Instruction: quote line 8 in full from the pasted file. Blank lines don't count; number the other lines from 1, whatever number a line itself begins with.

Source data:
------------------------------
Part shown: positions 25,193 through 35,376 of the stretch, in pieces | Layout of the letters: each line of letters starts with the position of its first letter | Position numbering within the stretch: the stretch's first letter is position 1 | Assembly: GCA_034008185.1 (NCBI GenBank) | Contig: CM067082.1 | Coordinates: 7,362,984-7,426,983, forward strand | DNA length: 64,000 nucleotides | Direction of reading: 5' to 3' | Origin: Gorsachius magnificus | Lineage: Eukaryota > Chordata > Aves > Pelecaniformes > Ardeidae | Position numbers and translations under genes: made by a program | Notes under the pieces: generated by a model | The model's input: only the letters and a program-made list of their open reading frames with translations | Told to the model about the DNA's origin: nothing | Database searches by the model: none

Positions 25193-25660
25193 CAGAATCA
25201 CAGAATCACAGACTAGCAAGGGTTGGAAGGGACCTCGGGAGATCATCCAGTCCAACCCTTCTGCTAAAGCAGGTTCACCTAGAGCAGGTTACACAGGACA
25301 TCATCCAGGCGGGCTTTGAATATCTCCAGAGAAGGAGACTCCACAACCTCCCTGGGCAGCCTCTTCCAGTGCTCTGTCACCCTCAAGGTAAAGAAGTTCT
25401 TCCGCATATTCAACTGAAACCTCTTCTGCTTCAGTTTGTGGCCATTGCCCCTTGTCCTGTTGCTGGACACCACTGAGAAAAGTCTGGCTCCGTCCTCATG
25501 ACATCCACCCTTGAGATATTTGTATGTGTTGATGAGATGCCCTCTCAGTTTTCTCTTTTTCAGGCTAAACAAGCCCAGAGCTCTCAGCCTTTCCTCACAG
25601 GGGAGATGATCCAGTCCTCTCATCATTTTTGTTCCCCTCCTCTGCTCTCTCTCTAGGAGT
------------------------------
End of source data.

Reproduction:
25601 GGGAGATGATCCAGTCCTCTCATCATTTTTGTTCCCCTCCTCTGCTCTCTCTCTAGGAGT